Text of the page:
dc.contributor.authorMcCabe, Margareten_US
dc.author.detailsMargaret McCabe, DNSc, RN, PNP-BC, Children's Hospital, Boston, MA, email: Margaret.McCabe@childrens.harvard.eduen_US
dc.identifier.urihttp://hdl.handle.net/10755/183161-
dc.description.abstractPurpose: Fatigue is a ubiquitous symptom that is poorly understood, especially in children. National and international public health surveys of tiredness in community dwelling adolescents suggest they experience tiredness at a rate that deserves attention from healthcare professionals. International studies also suggest the incidence of tiredness and sleep disturbance in this group is increasing. Factors such as poor understanding of the biological mechanism of fatigue, the scant description of the symptom in the pediatric literature, and lack of measures of fatigue in children have impacted nurses knowledge and awareness of the symptom in the pediatric population. The existing pediatric literature suggests that fatigue goes unrecognized and therefore untreated in children. The purpose of this work is to describe the prevalence of fatigue in a convenience sample of inpatients and outpatients 2-21 years of age who are cared for in the areas of our hospital constituting Medicine Patient Services. Methods: In an effort to describe how many of our patients experience this symptom in a given day all patients on the 9 a.m. inpatient census and the ambulatory appointment schedule between 8a - 4p, who meet inclusion criteria will be surveyed. One data collector from each patient care area will be trained in the data collection method and will collect the data during the designated timeframe. Fatigue will be assessed using a valid and reliable general measure of fatigue in children. The PI will oversee the data collection efforts. Demographic data will be collected in conjunction with symptom data. Findings: Results will be used to inform the usefulness of future data collection related to the prevalence of fatigue in our environment as well as identify potential opportunities for staff education related to identifying and supporting children experiencing the symptom. Discussion: This is an initial effort to describe the presence of fatigue in patients being cared for in our general medicine units. Documentation of the symptom of fatigue exists in the pediatric literature focusing on chronic conditions, such as rheumatological conditions, physical disability and cancer. For children with and without chronic conditions, researchers have reported that fatigue impacts school performance, peer relationships, and social functioning. A better understanding of the prevalence of fatigue in our environment may have implications for the nursing care of our patients. The potential role for staff nurses to identify and support children experiencing fatigue is significant in our setting.en_GB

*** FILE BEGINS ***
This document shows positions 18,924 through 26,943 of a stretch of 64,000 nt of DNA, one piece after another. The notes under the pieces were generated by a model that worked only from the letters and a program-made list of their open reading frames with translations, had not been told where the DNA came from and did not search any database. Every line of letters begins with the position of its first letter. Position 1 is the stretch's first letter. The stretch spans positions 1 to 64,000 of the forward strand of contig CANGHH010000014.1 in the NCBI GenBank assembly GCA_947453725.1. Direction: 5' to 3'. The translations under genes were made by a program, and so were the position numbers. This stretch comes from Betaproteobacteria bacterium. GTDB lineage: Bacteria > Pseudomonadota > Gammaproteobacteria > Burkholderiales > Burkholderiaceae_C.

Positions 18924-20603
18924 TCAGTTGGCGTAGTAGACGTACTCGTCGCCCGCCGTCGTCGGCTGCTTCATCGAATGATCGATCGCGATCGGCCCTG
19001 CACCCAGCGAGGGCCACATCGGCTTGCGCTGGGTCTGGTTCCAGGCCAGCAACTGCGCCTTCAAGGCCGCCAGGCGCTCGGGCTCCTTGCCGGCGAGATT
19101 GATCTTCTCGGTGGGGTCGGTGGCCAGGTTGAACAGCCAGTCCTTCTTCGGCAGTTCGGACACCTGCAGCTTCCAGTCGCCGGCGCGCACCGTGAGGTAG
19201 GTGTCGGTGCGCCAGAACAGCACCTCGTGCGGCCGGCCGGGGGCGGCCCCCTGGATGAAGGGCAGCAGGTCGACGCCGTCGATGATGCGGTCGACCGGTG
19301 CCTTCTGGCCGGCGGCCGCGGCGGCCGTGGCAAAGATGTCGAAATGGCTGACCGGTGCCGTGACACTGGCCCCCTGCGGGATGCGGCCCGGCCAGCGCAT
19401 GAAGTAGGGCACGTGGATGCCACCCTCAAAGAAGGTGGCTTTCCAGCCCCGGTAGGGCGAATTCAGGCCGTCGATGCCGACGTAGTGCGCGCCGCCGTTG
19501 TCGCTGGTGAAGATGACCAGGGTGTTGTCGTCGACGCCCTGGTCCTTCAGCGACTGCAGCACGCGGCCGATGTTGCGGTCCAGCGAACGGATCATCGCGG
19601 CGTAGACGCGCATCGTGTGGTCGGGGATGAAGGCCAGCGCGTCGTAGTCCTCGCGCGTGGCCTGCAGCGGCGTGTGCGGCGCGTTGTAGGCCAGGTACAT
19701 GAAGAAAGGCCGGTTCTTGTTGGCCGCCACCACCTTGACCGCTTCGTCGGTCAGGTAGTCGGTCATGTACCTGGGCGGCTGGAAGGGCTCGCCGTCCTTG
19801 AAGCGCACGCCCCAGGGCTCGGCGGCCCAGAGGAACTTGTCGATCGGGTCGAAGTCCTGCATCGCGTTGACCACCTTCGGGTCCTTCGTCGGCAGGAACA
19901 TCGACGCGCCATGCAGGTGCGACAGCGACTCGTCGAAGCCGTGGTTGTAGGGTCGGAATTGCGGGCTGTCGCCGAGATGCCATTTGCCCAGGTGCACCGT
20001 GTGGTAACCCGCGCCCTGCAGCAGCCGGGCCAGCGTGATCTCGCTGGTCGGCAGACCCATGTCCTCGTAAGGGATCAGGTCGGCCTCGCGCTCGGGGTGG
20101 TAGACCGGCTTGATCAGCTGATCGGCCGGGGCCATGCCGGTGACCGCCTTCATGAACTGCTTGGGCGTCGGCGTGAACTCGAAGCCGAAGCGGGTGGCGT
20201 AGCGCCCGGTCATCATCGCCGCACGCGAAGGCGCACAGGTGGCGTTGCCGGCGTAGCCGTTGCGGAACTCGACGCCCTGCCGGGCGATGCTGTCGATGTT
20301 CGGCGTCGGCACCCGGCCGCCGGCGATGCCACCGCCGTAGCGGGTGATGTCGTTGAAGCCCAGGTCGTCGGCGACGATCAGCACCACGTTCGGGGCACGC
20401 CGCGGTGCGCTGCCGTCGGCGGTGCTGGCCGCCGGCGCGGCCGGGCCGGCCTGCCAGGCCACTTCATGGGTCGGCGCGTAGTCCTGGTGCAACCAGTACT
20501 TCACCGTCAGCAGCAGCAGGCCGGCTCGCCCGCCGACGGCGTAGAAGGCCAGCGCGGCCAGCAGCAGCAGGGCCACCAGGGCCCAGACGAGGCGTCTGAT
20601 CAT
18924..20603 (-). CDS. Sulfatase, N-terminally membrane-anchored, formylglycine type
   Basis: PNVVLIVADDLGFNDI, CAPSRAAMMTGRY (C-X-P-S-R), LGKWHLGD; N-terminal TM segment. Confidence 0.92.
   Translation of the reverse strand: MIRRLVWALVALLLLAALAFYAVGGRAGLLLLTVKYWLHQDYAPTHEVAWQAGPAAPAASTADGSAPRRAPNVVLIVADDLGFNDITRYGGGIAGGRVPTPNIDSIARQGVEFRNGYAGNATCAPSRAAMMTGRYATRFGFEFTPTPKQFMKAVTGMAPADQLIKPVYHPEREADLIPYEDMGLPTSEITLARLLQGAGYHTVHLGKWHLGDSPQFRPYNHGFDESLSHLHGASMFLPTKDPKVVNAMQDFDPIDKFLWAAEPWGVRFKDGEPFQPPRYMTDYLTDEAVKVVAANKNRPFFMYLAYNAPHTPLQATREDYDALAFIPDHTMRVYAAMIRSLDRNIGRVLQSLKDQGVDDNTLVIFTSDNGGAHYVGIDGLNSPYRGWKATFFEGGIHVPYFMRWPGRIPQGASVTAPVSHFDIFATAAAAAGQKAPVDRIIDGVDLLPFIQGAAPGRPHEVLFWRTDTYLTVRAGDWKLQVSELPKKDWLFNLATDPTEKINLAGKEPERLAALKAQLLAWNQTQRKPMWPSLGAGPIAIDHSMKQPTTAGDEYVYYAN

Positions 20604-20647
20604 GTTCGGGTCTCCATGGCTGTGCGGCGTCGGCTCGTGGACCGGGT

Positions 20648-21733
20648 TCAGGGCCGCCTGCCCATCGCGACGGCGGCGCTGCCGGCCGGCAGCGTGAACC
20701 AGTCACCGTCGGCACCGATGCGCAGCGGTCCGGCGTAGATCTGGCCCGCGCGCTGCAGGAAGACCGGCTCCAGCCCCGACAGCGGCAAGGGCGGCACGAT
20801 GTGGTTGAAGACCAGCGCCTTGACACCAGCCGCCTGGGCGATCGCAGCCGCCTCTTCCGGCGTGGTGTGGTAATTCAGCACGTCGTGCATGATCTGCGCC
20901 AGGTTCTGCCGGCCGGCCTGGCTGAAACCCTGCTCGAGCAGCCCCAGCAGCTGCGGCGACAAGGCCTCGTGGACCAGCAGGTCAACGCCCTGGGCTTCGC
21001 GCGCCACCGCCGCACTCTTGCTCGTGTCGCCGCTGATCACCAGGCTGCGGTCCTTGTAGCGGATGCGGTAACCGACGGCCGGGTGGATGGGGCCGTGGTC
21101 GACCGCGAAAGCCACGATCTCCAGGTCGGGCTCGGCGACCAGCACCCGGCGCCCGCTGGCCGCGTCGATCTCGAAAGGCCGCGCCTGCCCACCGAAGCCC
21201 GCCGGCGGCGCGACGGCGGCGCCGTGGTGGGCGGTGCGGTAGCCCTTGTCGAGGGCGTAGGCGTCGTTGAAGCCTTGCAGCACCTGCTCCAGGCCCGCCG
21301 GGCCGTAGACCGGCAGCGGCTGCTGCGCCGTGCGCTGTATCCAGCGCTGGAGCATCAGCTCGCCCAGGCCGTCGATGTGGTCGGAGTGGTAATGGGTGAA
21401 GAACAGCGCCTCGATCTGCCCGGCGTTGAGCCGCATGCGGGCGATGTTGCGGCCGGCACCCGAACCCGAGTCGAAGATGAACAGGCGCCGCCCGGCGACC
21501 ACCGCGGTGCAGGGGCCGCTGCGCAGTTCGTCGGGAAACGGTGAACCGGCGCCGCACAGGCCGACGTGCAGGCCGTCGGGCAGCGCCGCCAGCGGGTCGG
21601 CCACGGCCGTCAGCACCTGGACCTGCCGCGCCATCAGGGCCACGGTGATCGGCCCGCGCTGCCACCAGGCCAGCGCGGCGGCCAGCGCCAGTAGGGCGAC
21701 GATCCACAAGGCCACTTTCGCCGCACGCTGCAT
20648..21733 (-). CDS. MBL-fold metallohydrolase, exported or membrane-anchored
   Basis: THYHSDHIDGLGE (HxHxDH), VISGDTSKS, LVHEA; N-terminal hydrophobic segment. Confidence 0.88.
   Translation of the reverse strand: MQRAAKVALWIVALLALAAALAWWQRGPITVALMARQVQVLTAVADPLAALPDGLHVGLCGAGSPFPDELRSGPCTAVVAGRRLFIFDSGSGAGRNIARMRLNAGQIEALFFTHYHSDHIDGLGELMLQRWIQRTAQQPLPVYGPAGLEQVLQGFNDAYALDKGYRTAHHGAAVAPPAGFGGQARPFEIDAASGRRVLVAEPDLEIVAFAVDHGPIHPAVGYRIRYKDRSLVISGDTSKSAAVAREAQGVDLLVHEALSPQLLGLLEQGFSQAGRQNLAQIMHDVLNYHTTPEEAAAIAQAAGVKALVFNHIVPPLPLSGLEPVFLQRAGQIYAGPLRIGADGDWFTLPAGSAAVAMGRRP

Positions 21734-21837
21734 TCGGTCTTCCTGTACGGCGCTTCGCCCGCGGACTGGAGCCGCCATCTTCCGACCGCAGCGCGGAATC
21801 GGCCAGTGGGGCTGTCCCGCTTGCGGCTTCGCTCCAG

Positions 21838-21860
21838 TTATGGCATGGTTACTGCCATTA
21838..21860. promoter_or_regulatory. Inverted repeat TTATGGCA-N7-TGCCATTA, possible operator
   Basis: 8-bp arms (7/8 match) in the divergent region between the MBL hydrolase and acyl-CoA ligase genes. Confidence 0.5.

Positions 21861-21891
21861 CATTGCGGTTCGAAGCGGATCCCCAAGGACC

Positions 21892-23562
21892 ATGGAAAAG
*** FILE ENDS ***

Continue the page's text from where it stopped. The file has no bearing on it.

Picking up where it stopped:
dc.date.available2011-10-28T16:17:09Z-
dc.date.issued2011-10-28en_GB
dc.date.accessioned2011-10-28T16:17:09Z-
dc.conference.date2010en_US
dc.conference.name7th Annual Florida Magnet Research Conferenceen_US
dc.conference.hostUniversity of South Florida College of Nursingen_US
dc.conference.hostSigma Theta Tau Internationalen_US
dc.conference.hostFlorida Organization of Nurse Executivesen_US
dc.conference.locationNaples, Florida, USAen_US
dc.description7th Annual Florida Magnet Research Conference - Theme: Research at the Point of Care. Held 11-13 February 2010 at the Naples Grande Beach Resort, Naples, Florida, USA.en_US
dc.description.noteThis is an abstract-only submission. If the author has submitted a full-text item based on this abstract, you may find it by browsing the Virginia Henderson Global Nursing e-Repository by author. If author contact information is available in this abstract, please feel free to contact him or her with your queries regarding this submission. Alternatively, please contact the conference host, journal, or publisher (according to the circumstance) for further details regarding this item. If a citation is listed in this record, the item has been published and is available via open-access avenues or a journal/database subscription. Contact your library for assistance in obtaining the as-published article.-